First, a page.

Corizon pulls out of prison health care contract, leaving future of privatization in limbo
After two years of complaints about healthcare in Florida’s prisons, the private company that has been responsible for the largest share of inmate care — Corizon Health — decided not to renew its $1.1 billion contract with the state Monday, leaving the future of care for 74,000 inmates in limbo when the company pulls out in six months.
The decision by the Tennessee-based company to exercise its right to terminate the contract that was scheduled to expire in 2018 came as the Florida Department of Corrections was attempting to renegotiate the agreement amid reports of inmate maltreatment, chronic understaffing and rising numbers of unnatural inmate deaths.
"We appreciate the contracts for inmate health services permit very little of the flexibility that Secretary Jones would like in order to address issues such as staffing, mental health care, and electronic health records," Corizon Chief Executive Officer Karey Witty said in a statement. "We have tried to address the department's concerns but have found the terms of the current contract too constraining. At this point, we believe the best way to move forward is to focus our efforts on a successful transition to a new provider."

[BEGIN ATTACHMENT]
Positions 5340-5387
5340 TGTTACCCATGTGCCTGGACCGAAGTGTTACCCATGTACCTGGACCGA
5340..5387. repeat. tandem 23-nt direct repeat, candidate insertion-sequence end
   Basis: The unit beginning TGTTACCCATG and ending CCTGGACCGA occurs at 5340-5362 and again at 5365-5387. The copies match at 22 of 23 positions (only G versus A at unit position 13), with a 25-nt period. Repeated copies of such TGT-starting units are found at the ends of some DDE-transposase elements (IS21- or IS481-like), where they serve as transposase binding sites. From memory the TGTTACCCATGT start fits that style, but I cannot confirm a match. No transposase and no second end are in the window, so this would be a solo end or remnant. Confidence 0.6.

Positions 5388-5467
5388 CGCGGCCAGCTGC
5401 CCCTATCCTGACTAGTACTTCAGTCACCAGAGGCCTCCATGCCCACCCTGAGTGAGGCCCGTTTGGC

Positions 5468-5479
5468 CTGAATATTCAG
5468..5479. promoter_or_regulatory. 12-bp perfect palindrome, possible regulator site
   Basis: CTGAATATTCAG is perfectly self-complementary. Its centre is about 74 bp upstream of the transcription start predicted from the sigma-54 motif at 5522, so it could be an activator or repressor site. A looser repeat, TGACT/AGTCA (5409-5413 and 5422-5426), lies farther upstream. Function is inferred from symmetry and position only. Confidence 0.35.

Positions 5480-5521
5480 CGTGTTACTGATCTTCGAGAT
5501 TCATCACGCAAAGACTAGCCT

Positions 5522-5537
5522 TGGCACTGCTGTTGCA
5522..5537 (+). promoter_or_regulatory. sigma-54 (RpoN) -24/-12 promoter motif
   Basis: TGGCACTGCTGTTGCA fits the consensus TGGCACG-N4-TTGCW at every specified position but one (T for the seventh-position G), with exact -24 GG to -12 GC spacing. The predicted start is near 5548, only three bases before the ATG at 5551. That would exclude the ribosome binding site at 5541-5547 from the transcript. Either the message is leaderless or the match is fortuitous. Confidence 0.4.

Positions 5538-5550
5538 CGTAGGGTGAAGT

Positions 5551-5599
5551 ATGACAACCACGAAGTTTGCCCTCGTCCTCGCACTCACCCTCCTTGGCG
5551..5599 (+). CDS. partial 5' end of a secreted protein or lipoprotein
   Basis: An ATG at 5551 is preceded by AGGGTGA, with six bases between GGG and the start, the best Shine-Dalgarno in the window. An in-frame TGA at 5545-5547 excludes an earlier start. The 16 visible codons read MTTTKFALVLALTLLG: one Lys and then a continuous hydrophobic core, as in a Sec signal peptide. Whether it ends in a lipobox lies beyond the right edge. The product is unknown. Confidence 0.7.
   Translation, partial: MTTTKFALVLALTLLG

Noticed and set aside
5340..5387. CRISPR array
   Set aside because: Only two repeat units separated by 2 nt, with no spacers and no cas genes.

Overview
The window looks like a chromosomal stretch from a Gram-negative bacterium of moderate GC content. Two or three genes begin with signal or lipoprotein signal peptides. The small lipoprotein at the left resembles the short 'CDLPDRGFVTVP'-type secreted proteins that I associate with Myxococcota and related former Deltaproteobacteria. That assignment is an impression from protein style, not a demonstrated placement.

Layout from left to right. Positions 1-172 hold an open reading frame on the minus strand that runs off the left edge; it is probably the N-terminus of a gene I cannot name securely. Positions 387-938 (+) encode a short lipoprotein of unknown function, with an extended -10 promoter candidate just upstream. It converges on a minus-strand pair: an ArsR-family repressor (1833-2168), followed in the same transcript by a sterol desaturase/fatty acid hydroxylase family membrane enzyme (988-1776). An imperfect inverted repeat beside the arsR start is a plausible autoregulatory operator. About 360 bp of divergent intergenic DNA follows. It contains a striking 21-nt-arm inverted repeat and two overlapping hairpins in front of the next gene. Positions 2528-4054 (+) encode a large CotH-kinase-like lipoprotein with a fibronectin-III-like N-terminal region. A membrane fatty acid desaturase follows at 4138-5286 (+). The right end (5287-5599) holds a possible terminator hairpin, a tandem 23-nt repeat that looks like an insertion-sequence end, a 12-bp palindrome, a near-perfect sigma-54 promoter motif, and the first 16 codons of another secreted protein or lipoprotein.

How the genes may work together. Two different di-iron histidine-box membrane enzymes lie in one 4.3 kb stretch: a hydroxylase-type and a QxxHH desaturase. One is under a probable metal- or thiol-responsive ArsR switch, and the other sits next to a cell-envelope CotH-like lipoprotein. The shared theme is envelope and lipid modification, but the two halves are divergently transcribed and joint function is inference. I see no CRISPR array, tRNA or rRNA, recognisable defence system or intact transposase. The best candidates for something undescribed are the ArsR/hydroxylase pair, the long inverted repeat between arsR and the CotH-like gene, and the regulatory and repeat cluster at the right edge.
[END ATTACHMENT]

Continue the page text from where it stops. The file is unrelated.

Audits conducted by the state’s Correctional Medical Authority also found problems with inadequate medical care, nursing and staffing shortages, and hundreds of pending lawsuits against the state and the health care companies claiming inadequate medical care.
Last year, 346 inmates died in Florida prisons — 176 of them listed with no immediate cause of death. It was the highest number on record, even though the number of inmates in Florida prisons has declined.
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